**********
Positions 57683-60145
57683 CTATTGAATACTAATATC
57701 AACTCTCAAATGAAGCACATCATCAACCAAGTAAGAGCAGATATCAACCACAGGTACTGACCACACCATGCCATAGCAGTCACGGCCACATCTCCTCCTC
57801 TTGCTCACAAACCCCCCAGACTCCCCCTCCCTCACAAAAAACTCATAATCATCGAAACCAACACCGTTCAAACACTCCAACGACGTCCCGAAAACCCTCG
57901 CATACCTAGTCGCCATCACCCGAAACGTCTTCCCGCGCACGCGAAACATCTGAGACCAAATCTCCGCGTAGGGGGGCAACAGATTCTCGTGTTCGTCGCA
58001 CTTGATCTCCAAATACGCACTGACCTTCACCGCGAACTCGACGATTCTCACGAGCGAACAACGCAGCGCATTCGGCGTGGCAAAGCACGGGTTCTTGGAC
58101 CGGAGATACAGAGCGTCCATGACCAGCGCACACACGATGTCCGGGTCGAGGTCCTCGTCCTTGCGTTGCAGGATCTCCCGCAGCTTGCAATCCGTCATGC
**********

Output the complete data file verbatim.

Positions 57683-60145
57683 CTATTGAATACTAATATC
57701 AACTCTCAAATGAAGCACATCATCAACCAAGTAAGAGCAGATATCAACCACAGGTACTGACCACACCATGCCATAGCAGTCACGGCCACATCTCCTCCTC
57801 TTGCTCACAAACCCCCCAGACTCCCCCTCCCTCACAAAAAACTCATAATCATCGAAACCAACACCGTTCAAACACTCCAACGACGTCCCGAAAACCCTCG
57901 CATACCTAGTCGCCATCACCCGAAACGTCTTCCCGCGCACGCGAAACATCTGAGACCAAATCTCCGCGTAGGGGGGCAACAGATTCTCGTGTTCGTCGCA
58001 CTTGATCTCCAAATACGCACTGACCTTCACCGCGAACTCGACGATTCTCACGAGCGAACAACGCAGCGCATTCGGCGTGGCAAAGCACGGGTTCTTGGAC
58101 CGGAGATACAGAGCGTCCATGACCAGCGCACACACGATGTCCGGGTCGAGGTCCTCGTCCTTGCGTTGCAGGATCTCCCGCAGCTTGCAATCCGTCATGC